7 Totally Bogus Scholarship Myths

The world of scholarships can be confusing, complexing, and downright mysterious.

Just how are winners chosen? What awards are worth the time? Which are scams?

Well get ready to forget everything you’ve heard about scholarships, because we’re blowing the lid off some of the most common myths you’ve always wondered about.

1). Only students with a high GPA have a shot at winning

You might think every scholarship provider is looking for a student with a 4.0, but the truth is there are TONS of scholarships where your GPA isn’t the focus – some scholarships don’t even ask for it!

If you’re the type of student that cannot be summed up by a transcript, then merit-based scholarships are for you. These types of scholarships are often related to a student’s ability to excel at non-academic pursuits like art, sports, or volunteer work. Most of the time they require applicants to submit essays, videos, or portfolios showcasing their unique abilities, not their test-taking skills.

For a better understanding of how merit based scholarships work, make sure to check out this post from our archive.

2). “There are no scholarships I can apply for.”

Similar to point number one, this is a far too common attitude students have! Stop debating whether or not you’re eligible for scholarships, cause guess what – YOU TOTALLY ARE. It’s just a matter of looking for them.

While some scholarships do have specific entry requirements, you’d be shocked to discover just how many awards out there only require you to be a high school or college student. Sure, you may not be the best fit for every scholarship opportunity, but don’t cut yourself short without exploring your options.

3). Judges favor awarding scholarships to certain ethnicities

This is a touchy subject for many students, but here’s the real deal – unless a scholarship is specifically designated to support a certain demographic, race should not be considered a factor for applying. Most scholarship applications do not require you to disclose your ethnicity, so for the most part judges will have no idea what your (or other applicants’) race is.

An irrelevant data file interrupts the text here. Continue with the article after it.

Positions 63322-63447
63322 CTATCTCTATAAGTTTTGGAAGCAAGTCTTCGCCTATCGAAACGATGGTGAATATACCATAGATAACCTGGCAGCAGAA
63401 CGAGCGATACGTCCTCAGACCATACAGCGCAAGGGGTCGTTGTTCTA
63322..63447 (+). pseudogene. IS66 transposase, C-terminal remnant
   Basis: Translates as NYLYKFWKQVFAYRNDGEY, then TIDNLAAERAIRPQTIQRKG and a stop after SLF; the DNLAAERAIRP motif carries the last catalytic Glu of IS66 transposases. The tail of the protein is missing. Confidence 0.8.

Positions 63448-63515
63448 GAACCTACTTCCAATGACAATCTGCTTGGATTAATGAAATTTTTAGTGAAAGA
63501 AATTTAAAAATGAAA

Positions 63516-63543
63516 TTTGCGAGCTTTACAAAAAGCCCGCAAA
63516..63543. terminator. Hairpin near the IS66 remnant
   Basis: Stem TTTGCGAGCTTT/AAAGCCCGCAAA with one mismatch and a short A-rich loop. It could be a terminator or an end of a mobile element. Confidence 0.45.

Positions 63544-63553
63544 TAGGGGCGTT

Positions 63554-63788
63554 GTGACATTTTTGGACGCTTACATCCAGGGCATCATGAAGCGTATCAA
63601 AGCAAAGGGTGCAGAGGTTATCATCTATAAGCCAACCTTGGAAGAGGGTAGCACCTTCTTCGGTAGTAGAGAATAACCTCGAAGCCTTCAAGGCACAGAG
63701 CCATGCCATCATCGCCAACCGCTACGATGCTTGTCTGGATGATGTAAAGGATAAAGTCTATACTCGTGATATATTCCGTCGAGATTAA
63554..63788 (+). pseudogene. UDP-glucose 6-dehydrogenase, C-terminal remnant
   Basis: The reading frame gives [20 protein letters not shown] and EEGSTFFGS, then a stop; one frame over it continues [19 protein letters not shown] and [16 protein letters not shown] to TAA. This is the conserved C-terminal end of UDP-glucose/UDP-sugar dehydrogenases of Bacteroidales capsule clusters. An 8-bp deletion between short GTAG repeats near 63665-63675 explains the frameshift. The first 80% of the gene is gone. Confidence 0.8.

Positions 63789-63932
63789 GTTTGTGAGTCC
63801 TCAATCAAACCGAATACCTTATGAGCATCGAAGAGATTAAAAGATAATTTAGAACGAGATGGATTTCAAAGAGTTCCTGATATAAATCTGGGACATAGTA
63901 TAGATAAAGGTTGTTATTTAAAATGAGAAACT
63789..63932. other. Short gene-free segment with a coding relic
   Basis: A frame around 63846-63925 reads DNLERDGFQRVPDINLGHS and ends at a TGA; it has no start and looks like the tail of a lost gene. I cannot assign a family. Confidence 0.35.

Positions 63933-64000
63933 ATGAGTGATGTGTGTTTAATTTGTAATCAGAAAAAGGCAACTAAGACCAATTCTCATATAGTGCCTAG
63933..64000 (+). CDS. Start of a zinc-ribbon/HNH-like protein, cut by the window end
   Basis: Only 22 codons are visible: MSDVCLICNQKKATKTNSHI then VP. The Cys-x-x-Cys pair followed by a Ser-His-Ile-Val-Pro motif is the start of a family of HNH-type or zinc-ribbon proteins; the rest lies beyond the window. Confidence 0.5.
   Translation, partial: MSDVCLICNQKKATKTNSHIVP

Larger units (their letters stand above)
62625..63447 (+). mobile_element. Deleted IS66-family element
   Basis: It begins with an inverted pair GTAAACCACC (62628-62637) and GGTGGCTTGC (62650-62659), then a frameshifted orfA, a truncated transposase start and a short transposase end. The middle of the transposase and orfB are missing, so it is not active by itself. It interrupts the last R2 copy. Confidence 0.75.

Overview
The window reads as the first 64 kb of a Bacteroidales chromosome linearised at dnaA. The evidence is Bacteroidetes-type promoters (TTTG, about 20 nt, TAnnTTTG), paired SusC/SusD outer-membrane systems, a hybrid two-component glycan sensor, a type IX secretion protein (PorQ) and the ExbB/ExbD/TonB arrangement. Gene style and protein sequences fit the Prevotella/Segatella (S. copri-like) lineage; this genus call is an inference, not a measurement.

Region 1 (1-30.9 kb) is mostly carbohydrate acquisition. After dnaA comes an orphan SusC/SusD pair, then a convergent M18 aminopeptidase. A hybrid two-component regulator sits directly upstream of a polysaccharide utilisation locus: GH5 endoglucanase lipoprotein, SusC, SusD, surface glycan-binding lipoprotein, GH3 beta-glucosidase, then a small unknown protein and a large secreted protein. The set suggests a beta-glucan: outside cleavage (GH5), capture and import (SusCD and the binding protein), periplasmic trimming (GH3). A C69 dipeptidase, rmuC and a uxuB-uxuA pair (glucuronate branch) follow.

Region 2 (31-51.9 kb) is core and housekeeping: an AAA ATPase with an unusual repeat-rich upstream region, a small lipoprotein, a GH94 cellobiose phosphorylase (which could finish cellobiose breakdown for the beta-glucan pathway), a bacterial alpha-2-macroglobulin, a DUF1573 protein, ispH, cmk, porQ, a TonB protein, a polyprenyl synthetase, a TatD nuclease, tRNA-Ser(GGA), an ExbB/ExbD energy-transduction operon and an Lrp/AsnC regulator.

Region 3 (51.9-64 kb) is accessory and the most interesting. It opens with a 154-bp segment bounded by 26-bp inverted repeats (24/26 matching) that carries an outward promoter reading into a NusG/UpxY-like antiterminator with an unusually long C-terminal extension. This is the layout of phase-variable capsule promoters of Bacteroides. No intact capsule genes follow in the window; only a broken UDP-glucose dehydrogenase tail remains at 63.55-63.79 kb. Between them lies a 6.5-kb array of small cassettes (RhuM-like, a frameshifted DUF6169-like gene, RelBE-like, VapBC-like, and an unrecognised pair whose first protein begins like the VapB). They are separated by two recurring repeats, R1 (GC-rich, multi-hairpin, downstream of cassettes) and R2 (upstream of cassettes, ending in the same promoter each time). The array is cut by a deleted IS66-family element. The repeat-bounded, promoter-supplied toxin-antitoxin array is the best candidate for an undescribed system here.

If a scholarship does ask for your ethnicity it’s not for screening purposes – many organizations use this information to get a better sense of what communities they are serving or to share their insights for annual reports (many non-profits are required by the government to provide information on the demographics they are providing services for).

4). Sob stories work to a student’s advantage

In the college admissions world there are the “Three D’s of Personal Statements” that review boards come across far too often – death, divorce, and disease. Similar to the world of scholarships, trying to leverage a personal hardship to sway the judges is a frowned upon tactic.

If a scholarship requires you to share a hardship – or if you feel including it will give a more holistic perspective of yourself – discuss how you overcame whatever obstacle was in your path and what you took away from the experience. Harping on difficulties in your life will not win you sympathy points, but explaining how they have shaped you into a better person will speak volumes about your character.